Reprinted from Roll Call (October 4, 2011)
Q: I heard that Citizens for Responsibility and Ethics in
Washington is lobbying for the dismissal of criminal charges against John
Edwards for allegedly violating campaign contribution laws in handling his
relationship with his former mistress. This took me aback because I have always
thought of CREW as an aggressive advocate for ethics in government. What is it
about the charges against Edwards that might be different?
A: On June 3, the Department of Justice filed an indictment against
Edwards for alleged violations of federal campaign finance laws. The primary law
in question is the Federal Election Campaign Act of 1971, which at the time
established a $2,300 limit on the amount that an individual could contribute to
a candidate each election. It also requires federal election campaign committees
to file periodic reports disclosing each person who contributed more than $200
to the committee within a given period.
The indictment alleges that Edwards conspired with others to violate these
laws by accepting and failing to disclose hundreds of thousands of dollars in
payments from Bunny Mellon and Fred Baron in order to “conceal Edwards’
extramarital affair” and his mistress’s pregnancy with his child.
According to the indictment, “Edwards knew that public revelation of the
affair and pregnancy would destroy his candidacy, by, among other things,
undermining Edwards’ presentation of himself as a family man and by forcing his
campaign to divert personnel and resources away from other campaign activities
to respond to criticism and media scrutiny regarding the affair and pregnancy.”
The case against Edwards hinges on whether the payments by Mellon and Baron
qualify as campaign contributions. If they do, Edwards could face liability
because he allegedly conspired to receive and not disclose the payments, which
far exceeded the annual limit per donor. If, however, they do not qualify as
campaign contributions, federal campaign finance laws would not be implicated at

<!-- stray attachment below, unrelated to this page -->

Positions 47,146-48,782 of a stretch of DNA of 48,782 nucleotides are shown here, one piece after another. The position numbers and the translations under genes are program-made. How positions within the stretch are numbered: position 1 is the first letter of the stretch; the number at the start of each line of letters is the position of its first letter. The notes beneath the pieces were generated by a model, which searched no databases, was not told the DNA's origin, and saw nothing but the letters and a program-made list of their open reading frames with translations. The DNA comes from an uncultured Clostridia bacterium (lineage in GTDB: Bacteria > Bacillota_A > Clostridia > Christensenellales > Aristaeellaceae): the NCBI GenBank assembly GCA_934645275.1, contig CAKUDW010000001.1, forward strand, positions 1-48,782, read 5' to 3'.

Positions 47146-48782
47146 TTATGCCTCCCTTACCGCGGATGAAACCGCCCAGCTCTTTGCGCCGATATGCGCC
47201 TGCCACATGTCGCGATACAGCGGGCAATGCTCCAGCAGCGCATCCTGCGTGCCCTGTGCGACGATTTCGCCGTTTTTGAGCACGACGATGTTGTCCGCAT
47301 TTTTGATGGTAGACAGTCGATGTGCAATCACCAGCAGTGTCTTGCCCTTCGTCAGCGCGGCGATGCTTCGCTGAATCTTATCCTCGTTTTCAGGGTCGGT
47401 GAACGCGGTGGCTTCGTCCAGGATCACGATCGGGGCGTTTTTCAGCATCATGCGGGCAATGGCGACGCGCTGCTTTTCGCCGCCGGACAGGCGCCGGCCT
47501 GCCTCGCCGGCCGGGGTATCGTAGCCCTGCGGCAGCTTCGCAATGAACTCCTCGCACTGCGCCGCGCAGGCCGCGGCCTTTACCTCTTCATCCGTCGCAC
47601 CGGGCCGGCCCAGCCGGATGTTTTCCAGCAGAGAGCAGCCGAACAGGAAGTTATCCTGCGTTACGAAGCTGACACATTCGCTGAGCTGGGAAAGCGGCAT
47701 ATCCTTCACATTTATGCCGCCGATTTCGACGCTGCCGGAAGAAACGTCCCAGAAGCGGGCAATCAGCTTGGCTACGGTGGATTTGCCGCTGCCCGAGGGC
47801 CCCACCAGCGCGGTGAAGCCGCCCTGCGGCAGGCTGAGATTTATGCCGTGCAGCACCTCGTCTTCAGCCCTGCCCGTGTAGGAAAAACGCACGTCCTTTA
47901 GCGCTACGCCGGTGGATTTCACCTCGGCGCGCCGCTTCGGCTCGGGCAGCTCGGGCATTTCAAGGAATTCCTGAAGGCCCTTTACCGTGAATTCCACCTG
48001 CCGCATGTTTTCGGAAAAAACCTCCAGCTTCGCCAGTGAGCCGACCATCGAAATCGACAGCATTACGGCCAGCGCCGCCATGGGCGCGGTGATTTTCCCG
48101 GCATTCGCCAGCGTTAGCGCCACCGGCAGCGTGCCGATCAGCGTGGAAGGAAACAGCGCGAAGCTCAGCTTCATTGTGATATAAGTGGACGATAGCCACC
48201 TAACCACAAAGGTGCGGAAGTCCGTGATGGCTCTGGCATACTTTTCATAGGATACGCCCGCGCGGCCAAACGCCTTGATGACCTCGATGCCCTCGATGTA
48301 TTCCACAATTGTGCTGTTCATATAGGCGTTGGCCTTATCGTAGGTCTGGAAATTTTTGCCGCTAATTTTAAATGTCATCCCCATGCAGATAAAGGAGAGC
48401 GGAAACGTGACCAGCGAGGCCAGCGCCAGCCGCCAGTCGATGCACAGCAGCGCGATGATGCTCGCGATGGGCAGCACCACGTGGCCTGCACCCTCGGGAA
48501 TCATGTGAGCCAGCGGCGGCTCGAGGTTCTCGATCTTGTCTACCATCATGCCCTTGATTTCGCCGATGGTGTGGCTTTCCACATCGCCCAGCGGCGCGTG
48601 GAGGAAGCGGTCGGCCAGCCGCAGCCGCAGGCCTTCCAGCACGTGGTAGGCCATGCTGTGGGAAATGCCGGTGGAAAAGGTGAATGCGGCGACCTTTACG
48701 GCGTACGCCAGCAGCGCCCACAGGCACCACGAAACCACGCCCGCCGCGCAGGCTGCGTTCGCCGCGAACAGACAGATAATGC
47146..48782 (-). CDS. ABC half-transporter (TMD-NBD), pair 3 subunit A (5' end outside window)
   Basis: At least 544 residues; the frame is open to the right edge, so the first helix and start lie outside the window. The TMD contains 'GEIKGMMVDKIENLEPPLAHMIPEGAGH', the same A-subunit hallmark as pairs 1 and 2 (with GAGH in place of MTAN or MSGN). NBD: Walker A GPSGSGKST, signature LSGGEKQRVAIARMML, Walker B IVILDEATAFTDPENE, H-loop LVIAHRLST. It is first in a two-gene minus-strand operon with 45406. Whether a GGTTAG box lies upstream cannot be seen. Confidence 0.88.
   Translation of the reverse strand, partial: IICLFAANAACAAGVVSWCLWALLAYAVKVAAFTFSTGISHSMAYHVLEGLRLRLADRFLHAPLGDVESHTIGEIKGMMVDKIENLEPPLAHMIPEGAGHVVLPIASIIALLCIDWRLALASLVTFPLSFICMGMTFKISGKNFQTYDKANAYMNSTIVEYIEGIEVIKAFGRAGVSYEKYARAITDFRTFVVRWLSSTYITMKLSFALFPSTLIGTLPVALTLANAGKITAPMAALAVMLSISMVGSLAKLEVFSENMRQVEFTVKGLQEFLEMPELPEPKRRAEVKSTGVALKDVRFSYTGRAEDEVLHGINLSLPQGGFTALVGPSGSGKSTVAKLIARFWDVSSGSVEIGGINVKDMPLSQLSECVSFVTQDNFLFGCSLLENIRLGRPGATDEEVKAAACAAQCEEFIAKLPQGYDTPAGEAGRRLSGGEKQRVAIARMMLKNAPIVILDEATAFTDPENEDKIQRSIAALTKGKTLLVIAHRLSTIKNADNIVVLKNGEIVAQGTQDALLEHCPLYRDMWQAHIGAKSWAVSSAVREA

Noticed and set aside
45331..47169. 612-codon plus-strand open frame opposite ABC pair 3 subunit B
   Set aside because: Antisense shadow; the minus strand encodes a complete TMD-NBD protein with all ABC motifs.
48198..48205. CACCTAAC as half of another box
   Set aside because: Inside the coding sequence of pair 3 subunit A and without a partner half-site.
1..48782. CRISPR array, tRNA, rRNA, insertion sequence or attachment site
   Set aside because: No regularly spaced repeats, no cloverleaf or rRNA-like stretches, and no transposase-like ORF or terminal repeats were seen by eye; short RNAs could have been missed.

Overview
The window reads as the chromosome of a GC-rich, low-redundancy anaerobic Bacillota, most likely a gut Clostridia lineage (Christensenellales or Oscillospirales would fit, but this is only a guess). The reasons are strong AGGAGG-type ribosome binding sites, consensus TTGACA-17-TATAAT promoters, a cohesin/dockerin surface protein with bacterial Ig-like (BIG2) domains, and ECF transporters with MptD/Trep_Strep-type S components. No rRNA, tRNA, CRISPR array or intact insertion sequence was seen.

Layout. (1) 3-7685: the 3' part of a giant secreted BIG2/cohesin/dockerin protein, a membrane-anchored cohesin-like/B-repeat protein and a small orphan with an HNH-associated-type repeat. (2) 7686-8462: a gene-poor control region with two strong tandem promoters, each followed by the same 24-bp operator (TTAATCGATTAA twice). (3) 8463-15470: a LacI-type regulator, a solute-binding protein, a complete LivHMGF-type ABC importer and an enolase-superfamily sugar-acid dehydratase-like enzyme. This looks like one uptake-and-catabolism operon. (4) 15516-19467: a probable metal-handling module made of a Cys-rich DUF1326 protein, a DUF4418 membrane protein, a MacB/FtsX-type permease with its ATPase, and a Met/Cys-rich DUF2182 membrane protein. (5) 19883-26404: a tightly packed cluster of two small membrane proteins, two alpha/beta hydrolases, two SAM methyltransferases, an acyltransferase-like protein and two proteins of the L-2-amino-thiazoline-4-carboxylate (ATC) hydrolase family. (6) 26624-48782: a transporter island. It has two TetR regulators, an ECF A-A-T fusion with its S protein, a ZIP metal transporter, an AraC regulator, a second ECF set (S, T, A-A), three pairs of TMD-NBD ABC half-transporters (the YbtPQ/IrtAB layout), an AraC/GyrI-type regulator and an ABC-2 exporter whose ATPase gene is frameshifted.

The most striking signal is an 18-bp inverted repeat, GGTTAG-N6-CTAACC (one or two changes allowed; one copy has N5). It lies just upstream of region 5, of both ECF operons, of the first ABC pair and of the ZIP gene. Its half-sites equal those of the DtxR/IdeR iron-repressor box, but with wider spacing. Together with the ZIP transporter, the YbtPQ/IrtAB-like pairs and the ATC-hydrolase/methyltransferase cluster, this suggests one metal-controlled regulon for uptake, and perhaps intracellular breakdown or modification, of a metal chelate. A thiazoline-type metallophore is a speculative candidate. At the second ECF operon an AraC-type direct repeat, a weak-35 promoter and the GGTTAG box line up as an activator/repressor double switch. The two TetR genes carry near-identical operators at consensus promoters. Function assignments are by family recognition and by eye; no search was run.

all and there would be no basis for the charges against Edwards.
This is where CREW comes in. Last week, CREW made a court filing in support
of Edwards’ motion to dismiss the charges against him. CREW states that while it
“generally supports the Department of Justice (DOJ) against politicians charged
with corruption ... it took the unusual step of filing on the side of Sen.
Edwards because of the unique nature of the case.”
At issue, CREW says, is whether the government “can broaden the meaning of
‘contribution’ to prosecute Mr. Edwards for receiving and failing to report
payments that were made by two personal friends to his mistress to cover certain
of her personal expenses.”
CREW argues that the payments from Mellon and Baron do not qualify as
campaign contributions under federal election law. Federal law defines a
contribution to mean anything of value that is provided “for the purpose of
influencing” a federal election.
According to CREW, the purpose of Mellon’s and Baron’s payments was not to
influence an election. Rather, Mellon and Baron “made a series of third-party
payments to private individuals based on their pre-existing friendships with Mr.
Edwards and completely independent of his candidacy for president.”
CREW says Mellon’s and Baron’s purpose was to do a personal favor for Edwards
and notes that the payments continued even after Edwards ended his campaign.
Moreover, CREW argues, the payments cannot be considered campaign contributions
because federal election law would prohibit the use of campaign funds for the
uses to which the payments were put. In other words, Edwards could not have used
campaign funds to make hundreds of thousands of dollars in payments to his
mistress. Had he done so, CREW argues, he could have faced liability for
misusing campaign funds.
Perhaps most significantly, CREW warns of the potential consequences of
convicting Edwards based on Mellon’s and Baron’s payments to his mistress.
According to CREW, the government’s position appears to rest not on Mellon’s and
Baron’s intent in making the payments, but rather on the incidental benefit that
Edwards’ campaign received from the payments, i.e., preserving the “family man”
image that was part of Edwards’ campaign.
CREW argues that this position rests on a “near boundless theory of criminal
liability” that “would sweep in anything of value given directly or indirectly
to a candidate for federal office.”
So is the case really as significant as CREW suggests? Possibly yes. If
payments to Edwards’ mistress were to be considered campaign “contributions”
solely because of some incidental benefit received by Edwards’ campaign, the
effect indeed could be far-reaching. As CREW points out, under similar
reasoning, payments to a candidate to help pay off personal, private debts would
be treated as campaign contributions (as opposed to gifts, which other federal
laws require candidates to disclose). Any time a federal candidate received
anything of value, federal campaign laws could be implicated.
From the indictment alone, it is not yet clear whether the DOJ really is
advocating such a broad reading of what counts as a “contribution.” Indeed, the
indictment alleges that the payments were made “in order to protect and advance
Edwards’ candidacy for President.”
Nevertheless, CREW’s filing is a reminder that the proceedings against
Edwards merit close attention from anyone involved in campaign finance. There is
at least the potential for campaign finance laws to be extended further than
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